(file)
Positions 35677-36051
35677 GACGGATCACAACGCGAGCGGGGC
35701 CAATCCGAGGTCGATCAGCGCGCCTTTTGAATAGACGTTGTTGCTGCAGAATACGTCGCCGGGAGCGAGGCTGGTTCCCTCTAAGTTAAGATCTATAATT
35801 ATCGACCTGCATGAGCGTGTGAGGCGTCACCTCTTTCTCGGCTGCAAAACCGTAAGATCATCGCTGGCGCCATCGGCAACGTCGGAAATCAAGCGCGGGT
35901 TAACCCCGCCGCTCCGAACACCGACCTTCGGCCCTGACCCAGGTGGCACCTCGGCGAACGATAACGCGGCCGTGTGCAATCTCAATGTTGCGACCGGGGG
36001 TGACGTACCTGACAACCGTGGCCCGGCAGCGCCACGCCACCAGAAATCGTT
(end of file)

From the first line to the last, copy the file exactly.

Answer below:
Positions 35677-36051
35677 GACGGATCACAACGCGAGCGGGGC
35701 CAATCCGAGGTCGATCAGCGCGCCTTTTGAATAGACGTTGTTGCTGCAGAATACGTCGCCGGGAGCGAGGCTGGTTCCCTCTAAGTTAAGATCTATAATT
35801 ATCGACCTGCATGAGCGTGTGAGGCGTCACCTCTTTCTCGGCTGCAAAACCGTAAGATCATCGCTGGCGCCATCGGCAACGTCGGAAATCAAGCGCGGGT
35901 TAACCCCGCCGCTCCGAACACCGACCTTCGGCCCTGACCCAGGTGGCACCTCGGCGAACGATAACGCGGCCGTGTGCAATCTCAATGTTGCGACCGGGGG
36001 TGACGTACCTGACAACCGTGGCCCGGCAGCGCCACGCCACCAGAAATCGTT